Korea, North Incidents and Infiltrations: Targeting South Korea
Sources: The Library of Congress Country Studies; CIA World Factbook
Since the division of the peninsula, North Korea has used subversion and sabotage against South Korea as part of its effort at reunification. Historically, the military part of this effort has centered on military infiltration, border incidents designed to raise tensions, and psychological warfare operations aimed at the South Korean armed forces. Infiltration by North Korean military agents was commonplace in South Korea after the armistice in 1953. Over time, however, there were clear shifts in emphasis, method, and apparent goals. P'yongyang initially sent agents to gather intelligence and to build a revolutionary base in South Korea.
The 1960s saw a dramatic shift to violent attempts to destabilize South Korea, including commando raids and incidents along the DMZ that occasionally escalated into firefights involving artillery. The raids peaked in 1968, when more than 600 infiltrations were reported, including an unsuccessful commando attack on the South Korean presidential mansion by thirty-one members of North Korea's 124th Army Unit. The unit came within 500 meters of the president's residence before being stopped. During this incident, twenty-eight infiltrators and thirty-seven South Koreans were killed. That same year, 120 commandos infiltrated two east coast provinces in an unsuccessful attempt to organize a Vietnamese-type guerrilla war. In 1969 over 150 infiltrations were attempted, involving almost 400 agents. Thereafter, P'yongyang's infiltration efforts abated somewhat, and the emphasis reverted to intelligence gathering, covert networks, and terrorism.
Subsequent incidents of North Korean terrorism focused on the assassination of the South Korean president or other high officials. In November 1970, an infiltrator was killed while planting a bomb intended to kill South Korean president Park Chung Hee at the Seoul National Cemetery. In 1974 a Korean resident of Japan visiting Seoul killed Park's wife in another unsuccessful presidential assassination attempt.
From the mid-1970s to the early 1980s, most North Korean infiltration was conducted by heavily armed reconnaissance teams. These were increasingly intercepted and neutralized by South Korean security forces.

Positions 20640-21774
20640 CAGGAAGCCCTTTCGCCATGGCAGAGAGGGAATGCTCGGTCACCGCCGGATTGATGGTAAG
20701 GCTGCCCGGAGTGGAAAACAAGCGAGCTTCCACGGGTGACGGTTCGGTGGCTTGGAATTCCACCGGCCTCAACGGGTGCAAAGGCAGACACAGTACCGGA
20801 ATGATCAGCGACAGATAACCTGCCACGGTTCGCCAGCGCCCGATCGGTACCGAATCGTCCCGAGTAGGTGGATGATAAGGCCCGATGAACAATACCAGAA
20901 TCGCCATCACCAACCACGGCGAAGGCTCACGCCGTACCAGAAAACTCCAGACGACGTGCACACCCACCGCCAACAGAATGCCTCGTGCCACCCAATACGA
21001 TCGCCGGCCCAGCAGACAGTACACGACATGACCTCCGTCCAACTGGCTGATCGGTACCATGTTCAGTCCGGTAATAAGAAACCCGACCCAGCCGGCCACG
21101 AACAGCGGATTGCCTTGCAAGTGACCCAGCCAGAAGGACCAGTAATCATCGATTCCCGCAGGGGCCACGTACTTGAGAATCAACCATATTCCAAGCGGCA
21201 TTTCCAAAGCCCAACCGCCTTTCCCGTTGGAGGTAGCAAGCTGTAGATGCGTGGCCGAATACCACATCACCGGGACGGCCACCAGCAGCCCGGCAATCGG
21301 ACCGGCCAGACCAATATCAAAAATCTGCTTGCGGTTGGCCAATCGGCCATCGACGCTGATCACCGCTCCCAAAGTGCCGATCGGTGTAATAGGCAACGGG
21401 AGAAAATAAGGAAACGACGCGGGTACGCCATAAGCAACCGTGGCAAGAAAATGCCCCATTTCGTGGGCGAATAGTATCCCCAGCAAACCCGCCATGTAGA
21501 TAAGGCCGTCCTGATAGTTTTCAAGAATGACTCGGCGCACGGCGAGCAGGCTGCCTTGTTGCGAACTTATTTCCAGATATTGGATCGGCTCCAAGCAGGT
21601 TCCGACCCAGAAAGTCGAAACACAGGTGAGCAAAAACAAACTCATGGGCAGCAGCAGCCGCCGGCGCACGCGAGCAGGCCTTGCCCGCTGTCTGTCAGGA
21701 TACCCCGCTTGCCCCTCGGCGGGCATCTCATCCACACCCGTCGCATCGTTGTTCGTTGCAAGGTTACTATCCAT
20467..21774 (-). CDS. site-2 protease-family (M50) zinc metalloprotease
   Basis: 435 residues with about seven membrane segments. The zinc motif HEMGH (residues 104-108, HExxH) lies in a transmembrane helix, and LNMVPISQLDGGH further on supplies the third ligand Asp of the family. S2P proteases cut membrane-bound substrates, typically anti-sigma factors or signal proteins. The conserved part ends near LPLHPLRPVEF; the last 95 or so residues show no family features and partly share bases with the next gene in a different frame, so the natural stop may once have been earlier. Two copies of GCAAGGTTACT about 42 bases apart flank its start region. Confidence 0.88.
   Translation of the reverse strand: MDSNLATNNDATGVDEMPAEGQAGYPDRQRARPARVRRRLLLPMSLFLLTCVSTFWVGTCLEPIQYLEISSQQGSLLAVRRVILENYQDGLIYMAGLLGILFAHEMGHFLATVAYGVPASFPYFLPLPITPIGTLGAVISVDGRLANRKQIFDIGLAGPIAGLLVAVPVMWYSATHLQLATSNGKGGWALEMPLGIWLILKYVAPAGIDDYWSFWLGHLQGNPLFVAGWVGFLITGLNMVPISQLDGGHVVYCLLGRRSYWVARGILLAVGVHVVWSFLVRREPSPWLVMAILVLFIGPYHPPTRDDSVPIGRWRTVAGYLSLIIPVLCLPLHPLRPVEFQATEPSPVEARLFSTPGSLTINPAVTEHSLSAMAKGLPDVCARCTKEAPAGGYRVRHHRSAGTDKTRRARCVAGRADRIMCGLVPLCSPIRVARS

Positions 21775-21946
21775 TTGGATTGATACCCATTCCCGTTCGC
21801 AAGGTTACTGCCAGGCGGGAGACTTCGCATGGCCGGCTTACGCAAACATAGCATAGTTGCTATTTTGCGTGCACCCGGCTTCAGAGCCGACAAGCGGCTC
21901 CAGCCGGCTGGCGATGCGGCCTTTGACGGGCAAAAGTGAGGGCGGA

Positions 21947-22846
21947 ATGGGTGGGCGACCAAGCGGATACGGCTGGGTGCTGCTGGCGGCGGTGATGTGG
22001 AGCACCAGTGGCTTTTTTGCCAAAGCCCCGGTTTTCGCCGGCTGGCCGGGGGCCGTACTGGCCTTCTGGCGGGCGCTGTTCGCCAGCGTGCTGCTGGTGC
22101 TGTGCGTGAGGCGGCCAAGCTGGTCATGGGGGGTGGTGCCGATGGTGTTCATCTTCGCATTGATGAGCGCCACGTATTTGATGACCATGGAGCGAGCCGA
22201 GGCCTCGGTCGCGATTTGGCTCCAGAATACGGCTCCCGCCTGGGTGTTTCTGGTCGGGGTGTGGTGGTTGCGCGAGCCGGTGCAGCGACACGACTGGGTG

After shifting to sea infiltration for a brief period in the 1980s, P'yongyang apparently discarded military reconnaissance in favor of inserting agents into third countries. For example, on October 9, 1983, a three-man team from North Korea's intelligence services attempted to assassinate South Korean president Chun Doo Hwan while he was on a state visit to Rangoon, Burma. The remotecontrolled bomb exploded prematurely. Chun was unharmed, but eighteen South Korean officials, including four cabinet ministers, were killed and fourteen other persons were injured. One of the North Korean agents was killed, two were captured, and one confessed to the incident. On November 29, 1987, a bomb exploded aboard a Korean Air jetliner returning from the Middle East, killing 135 passengers on board. The bomb was placed by two North Korean agents. The male agent committed suicide after being apprehended. The female agent was turned over to South Korean authorities; she confessed to being a North Korean intelligence agent and revealed that the mission was directed by Kim Jong Il as part of a campaign to discredit South Korea before the 1988 Seoul Olympics. In the airliner bombing, North Korea broke from its pattern of chiefly targeting South Korean government officials, particularly the president, and targeted ordinary citizens.
Data as of June 1993
NOTE: The information regarding Korea, North on this page is re-published from The Library of Congress Country Studies and the CIA World Factbook. No claims are made regarding the accuracy of Korea, North Incidents and Infiltrations: Targeting South Korea information contained here. All suggestions for corrections of any errors about Korea, North Incidents and Infiltrations: Targeting South Korea should be addressed to the Library of Congress and the CIA.